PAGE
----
Genre: Adult Nonfiction
Year Release: 2010
Source: Library Audiobook
Listened to the audiobook
Content warnings: war crimes, human experimentation, mention of racism, misogyny
Sam Kean weaves a yarn that takes a trip through the entire periodic table. It’s mostly in order by linear history and delves into a bit about how the table itself can be a communication tool with extra-terrestrials beings (which are more likely to exist than one might think).
Much like The Icepick Surgeon, Kean delivers again on engaging storytelling with appropriate historical context, where madness isn’t as much the focus as it is an emergent property of scientific history.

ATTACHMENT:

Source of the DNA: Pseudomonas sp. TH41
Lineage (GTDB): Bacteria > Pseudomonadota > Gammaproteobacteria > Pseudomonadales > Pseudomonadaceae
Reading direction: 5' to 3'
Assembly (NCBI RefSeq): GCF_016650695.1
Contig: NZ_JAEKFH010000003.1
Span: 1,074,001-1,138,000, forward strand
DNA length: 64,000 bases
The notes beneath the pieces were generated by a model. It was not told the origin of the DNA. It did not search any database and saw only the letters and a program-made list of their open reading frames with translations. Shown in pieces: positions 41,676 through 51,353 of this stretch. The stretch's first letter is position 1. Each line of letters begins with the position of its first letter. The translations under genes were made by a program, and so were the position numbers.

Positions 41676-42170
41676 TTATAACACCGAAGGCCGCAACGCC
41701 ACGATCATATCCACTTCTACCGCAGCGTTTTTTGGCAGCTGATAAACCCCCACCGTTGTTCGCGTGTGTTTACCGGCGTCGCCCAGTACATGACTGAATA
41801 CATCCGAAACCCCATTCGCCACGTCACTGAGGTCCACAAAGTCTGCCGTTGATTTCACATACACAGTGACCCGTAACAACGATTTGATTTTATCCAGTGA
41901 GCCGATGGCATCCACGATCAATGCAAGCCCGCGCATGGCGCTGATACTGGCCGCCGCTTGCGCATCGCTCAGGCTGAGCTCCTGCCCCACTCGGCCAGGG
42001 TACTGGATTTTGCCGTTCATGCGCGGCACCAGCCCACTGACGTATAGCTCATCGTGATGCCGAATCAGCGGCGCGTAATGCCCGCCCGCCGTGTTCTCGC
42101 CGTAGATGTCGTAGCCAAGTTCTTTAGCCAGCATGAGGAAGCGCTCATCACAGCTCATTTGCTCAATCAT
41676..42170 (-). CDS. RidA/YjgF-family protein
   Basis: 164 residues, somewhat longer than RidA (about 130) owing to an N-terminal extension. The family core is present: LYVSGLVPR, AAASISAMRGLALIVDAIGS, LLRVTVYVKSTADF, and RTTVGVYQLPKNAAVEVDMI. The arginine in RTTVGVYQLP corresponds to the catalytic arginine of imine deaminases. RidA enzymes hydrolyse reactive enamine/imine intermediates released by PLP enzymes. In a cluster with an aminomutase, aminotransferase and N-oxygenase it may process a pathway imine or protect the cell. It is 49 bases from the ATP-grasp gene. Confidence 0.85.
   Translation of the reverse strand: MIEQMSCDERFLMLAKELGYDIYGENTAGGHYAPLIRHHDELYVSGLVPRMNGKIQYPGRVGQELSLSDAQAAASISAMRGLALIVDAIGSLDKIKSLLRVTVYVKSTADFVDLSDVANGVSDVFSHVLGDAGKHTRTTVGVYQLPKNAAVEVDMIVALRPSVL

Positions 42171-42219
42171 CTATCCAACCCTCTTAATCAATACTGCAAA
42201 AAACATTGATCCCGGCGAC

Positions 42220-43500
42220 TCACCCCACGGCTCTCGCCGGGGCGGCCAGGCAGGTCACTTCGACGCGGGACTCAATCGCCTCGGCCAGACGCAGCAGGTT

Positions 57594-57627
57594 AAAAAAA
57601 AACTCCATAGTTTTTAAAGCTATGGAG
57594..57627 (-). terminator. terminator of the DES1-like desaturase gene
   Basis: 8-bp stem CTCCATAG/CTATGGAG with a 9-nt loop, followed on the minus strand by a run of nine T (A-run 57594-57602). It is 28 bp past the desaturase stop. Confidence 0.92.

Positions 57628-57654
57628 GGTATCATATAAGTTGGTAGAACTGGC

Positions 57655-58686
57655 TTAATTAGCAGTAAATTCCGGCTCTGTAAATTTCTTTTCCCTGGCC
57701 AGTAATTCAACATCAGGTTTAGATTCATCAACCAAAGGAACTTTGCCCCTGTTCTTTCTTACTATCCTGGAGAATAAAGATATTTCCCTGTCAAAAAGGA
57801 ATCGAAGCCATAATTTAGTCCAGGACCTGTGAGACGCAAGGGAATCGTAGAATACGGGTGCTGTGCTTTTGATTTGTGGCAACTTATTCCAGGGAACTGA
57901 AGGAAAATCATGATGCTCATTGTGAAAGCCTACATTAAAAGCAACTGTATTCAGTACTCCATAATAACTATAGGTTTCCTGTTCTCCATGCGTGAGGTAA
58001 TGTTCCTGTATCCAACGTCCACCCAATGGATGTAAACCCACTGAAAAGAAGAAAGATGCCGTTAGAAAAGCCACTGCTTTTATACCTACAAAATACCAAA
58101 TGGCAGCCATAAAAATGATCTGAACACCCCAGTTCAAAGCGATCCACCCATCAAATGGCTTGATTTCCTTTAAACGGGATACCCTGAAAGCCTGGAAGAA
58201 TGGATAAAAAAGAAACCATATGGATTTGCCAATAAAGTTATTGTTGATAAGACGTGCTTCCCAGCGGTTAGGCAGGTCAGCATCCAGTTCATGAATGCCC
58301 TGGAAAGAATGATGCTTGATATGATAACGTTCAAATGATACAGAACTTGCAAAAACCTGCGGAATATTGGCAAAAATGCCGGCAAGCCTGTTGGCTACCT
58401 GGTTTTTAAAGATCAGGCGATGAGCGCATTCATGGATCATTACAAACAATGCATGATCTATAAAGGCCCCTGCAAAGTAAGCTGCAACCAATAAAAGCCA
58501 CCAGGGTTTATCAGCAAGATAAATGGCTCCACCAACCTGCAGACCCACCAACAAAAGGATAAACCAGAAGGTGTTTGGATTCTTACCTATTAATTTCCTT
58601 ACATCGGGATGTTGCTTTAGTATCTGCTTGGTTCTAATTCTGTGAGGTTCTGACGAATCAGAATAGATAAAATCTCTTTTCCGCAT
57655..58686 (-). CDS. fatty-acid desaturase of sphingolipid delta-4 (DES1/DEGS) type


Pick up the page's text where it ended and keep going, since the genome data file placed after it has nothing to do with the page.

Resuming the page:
Where was this book when I was in high school and college? The way Kean presents otherwise complicated physics and chemistry concepts with such empathy for his audience. He wants readers to understand the fundamentals before getting into the complexities that are foundational to contemporary physics – especially nuclear physics. The footnotes are also particularly helpful, if at times glib, but do a great job pointing back and referencing stories and concepts introduced in earlier parts of the book.
The contextualization in particular is most impressive. Kean provides historical grounding for why elements were named the way their were, the near-misses of “discovery,” and how credit gets attributed between scientists. It’s where the book shines and makes it such a neat account despite the dry-at-first-glance subject matter.